WASHINGTON - Chief executives at top U.S. defense contractors have received a 200 percent pay hike since 2001 compared to a 7 percent raise for other CEOs at large companies, a study showed on Tuesday.
In its annual look at CEO compensation, the nonprofit liberal Institute for Policy Studies found the increase in executive pay at 34 publicly traded U.S. companies that are among the top defense contractors far outstripped the pay raises won by other executives or by military personnel.
The study excluded pay of such defense contractors as universities, joint ventures, privately held companies, companies headquartered outside the United States, and companies that received less than 10 percent of their revenues from defense.
"Since September 11 (2001), the ratio between median pay for defense CEOs and pay for military generals has increased to 23 to 1, up from 12 to 1 just three years earlier," the institute said in its 12th annual survey.
"There is a growing chasm between those on the battle lines and the men in the executive suites who are making millions off the defense-spending boom," the institute said.
The figures included executive pay at companies with 10 percent or more of their revenues from defense contracts.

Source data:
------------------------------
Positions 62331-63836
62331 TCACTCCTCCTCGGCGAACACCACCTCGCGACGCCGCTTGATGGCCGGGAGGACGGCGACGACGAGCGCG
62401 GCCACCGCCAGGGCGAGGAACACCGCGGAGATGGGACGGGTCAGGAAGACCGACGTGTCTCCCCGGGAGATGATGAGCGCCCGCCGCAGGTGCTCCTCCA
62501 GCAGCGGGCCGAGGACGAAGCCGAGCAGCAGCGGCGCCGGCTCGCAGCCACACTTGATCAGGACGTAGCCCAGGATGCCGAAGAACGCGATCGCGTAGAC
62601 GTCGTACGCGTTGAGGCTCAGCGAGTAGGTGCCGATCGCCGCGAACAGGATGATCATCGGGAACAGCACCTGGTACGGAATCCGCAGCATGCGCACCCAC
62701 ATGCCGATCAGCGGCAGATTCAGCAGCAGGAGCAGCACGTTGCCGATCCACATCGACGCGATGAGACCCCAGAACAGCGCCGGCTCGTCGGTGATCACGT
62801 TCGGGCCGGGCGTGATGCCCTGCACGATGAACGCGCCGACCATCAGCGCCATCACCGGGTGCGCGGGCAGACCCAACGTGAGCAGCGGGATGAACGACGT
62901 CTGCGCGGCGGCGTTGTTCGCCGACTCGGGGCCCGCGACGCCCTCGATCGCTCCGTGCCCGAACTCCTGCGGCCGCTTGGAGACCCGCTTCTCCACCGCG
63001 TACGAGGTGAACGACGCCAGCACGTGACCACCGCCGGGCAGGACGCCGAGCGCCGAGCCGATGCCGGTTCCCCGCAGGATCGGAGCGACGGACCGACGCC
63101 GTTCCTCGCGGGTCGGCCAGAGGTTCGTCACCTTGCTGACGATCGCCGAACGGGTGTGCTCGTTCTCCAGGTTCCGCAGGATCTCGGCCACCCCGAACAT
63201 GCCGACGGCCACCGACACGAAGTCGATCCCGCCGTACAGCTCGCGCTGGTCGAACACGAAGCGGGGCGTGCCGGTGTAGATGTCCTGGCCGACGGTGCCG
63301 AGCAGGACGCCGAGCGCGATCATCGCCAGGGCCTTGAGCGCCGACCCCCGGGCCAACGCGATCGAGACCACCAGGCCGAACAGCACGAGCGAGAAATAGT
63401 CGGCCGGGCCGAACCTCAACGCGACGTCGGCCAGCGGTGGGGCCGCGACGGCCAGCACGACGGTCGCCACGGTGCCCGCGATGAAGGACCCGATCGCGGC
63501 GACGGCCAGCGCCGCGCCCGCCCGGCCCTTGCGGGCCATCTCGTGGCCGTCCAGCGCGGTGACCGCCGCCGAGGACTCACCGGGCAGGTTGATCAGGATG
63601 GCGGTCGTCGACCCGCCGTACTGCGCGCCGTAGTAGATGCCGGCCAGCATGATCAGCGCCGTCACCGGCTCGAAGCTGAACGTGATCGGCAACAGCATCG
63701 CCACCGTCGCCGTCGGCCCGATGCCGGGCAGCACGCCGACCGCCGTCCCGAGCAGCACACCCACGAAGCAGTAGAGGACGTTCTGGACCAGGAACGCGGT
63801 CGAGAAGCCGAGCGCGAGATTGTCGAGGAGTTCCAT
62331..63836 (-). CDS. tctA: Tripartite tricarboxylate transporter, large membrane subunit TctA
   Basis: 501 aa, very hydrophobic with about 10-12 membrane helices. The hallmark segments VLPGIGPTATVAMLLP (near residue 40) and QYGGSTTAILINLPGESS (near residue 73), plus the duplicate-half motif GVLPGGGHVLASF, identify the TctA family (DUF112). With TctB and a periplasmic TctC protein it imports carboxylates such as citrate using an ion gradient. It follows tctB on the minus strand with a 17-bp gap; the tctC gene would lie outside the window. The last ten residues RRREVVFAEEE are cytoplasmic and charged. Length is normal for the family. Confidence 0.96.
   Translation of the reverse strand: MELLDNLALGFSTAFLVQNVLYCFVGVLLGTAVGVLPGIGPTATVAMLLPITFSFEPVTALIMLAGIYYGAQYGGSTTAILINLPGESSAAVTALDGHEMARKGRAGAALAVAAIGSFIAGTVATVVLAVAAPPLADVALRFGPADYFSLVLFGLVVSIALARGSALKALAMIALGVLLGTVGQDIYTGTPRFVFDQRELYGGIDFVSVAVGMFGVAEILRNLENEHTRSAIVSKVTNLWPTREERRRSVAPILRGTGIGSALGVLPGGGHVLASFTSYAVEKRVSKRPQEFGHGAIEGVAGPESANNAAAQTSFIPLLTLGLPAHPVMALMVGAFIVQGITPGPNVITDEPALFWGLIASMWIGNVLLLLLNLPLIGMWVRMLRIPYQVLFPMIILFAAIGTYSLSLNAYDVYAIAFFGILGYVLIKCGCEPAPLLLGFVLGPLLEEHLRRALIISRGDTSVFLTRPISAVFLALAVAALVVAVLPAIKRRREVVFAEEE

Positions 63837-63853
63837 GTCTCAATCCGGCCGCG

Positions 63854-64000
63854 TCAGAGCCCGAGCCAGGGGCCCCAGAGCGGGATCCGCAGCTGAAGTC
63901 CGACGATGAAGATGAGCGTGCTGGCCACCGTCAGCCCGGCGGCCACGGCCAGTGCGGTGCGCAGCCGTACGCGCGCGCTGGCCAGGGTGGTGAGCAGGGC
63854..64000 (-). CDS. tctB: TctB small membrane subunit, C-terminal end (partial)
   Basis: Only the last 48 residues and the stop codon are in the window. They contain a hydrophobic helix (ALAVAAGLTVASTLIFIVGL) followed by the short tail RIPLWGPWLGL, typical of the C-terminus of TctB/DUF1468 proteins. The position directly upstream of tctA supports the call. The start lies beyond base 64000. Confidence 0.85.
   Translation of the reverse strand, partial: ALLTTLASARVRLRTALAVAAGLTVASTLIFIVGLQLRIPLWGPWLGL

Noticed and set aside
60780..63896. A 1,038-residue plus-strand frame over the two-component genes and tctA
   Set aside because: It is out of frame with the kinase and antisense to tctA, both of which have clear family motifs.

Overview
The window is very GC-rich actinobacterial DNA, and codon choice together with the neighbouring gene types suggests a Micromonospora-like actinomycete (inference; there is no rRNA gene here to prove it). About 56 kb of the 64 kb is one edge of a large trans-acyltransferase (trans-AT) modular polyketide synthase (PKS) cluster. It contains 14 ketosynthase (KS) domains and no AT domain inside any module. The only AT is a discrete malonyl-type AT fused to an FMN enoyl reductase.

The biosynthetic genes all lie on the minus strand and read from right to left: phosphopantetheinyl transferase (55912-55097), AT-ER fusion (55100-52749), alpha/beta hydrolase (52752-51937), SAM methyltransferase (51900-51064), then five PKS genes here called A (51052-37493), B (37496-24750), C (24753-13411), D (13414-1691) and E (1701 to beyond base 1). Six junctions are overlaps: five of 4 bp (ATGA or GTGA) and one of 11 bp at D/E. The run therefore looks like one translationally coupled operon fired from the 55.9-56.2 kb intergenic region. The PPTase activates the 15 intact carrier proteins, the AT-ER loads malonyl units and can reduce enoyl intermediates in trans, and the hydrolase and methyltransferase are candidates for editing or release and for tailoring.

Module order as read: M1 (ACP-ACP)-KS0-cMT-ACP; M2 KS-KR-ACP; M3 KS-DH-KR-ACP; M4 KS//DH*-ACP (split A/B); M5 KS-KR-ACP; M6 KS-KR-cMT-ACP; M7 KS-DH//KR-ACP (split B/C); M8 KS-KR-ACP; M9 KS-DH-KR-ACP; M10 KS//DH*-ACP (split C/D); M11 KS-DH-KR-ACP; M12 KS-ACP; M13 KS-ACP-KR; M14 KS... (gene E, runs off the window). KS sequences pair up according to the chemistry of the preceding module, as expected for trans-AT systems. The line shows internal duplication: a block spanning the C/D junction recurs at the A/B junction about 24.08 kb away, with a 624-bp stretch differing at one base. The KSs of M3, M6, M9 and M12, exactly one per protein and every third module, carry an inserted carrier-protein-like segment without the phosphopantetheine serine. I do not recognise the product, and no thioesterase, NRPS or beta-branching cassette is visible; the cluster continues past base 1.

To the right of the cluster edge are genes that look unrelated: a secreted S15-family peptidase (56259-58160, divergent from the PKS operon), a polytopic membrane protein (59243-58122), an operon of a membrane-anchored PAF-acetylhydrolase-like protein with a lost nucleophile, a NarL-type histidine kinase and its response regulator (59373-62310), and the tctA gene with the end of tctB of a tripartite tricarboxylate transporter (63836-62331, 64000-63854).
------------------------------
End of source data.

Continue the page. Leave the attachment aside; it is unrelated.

The average pay of a CEO at a defense contractor was $11.6 million in 2004, compared to $168,509 for a military general with 20 or more years of experience and $24,278 for an army private in combat, the Institute said.
It said national defense spending rose to $406 billion in 2004 from $329 billion in 2001, with about half that amount spent each year on private contractors.
The study found average pay for U.S. chief executives overall rose to $11.8 million in 2004, about 431 times the $27,460 made by the average worker. In 2003, CEOs made about 301 times more than the average worker.
"If minimum wage had risen as fast as CEO pay since 1990, the lowest paid workers in the U.S. would be earning $23.03 an hour today, not $5.15," the Institute said in a statement.
The study's definition of compensation includes salary, bonuses, restricted stock, long-term incentive payouts and the value of stock options exercised. It does not include the estimated value of options granted but not exercised.
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